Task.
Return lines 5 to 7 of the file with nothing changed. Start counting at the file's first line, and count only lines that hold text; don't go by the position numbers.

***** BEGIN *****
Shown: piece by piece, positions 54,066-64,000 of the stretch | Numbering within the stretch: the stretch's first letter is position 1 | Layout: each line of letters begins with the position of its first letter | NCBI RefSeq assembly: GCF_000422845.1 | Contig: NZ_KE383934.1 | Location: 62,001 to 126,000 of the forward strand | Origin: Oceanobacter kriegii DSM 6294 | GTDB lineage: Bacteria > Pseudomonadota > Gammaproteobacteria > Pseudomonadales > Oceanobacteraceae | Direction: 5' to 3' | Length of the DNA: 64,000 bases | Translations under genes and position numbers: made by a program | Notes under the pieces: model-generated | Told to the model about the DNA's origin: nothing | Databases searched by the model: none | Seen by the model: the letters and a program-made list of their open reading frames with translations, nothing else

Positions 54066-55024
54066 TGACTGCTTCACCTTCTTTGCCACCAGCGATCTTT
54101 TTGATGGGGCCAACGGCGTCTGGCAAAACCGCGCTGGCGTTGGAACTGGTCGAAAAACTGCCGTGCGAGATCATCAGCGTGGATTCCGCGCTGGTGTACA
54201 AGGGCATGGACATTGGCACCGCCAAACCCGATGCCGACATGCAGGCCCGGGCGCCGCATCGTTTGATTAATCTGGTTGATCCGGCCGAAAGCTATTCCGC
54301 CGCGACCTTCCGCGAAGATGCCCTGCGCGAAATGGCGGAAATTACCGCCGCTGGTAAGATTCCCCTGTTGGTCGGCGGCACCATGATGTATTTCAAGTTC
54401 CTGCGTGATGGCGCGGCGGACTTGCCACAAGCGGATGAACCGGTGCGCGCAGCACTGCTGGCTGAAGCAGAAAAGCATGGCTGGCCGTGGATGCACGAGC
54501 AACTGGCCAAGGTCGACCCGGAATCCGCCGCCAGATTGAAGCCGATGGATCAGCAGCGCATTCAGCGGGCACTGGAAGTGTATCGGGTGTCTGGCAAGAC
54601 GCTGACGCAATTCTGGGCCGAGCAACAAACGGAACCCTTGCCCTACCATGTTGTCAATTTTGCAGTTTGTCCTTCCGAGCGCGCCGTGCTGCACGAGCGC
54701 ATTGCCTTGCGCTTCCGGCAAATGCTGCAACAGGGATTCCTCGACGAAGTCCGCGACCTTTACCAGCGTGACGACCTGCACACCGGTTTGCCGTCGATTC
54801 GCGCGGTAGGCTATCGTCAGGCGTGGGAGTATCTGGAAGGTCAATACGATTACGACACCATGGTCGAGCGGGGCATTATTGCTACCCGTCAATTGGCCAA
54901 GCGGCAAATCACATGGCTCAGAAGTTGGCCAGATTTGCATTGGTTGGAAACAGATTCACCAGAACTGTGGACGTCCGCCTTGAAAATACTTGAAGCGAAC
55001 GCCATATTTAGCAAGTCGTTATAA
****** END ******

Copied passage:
54201 AGGGCATGGACATTGGCACCGCCAAACCCGATGCCGACATGCAGGCCCGGGCGCCGCATCGTTTGATTAATCTGGTTGATCCGGCCGAAAGCTATTCCGC
54301 CGCGACCTTCCGCGAAGATGCCCTGCGCGAAATGGCGGAAATTACCGCCGCTGGTAAGATTCCCCTGTTGGTCGGCGGCACCATGATGTATTTCAAGTTC
54401 CTGCGTGATGGCGCGGCGGACTTGCCACAAGCGGATGAACCGGTGCGCGCAGCACTGCTGGCTGAAGCAGAAAAGCATGGCTGGCCGTGGATGCACGAGC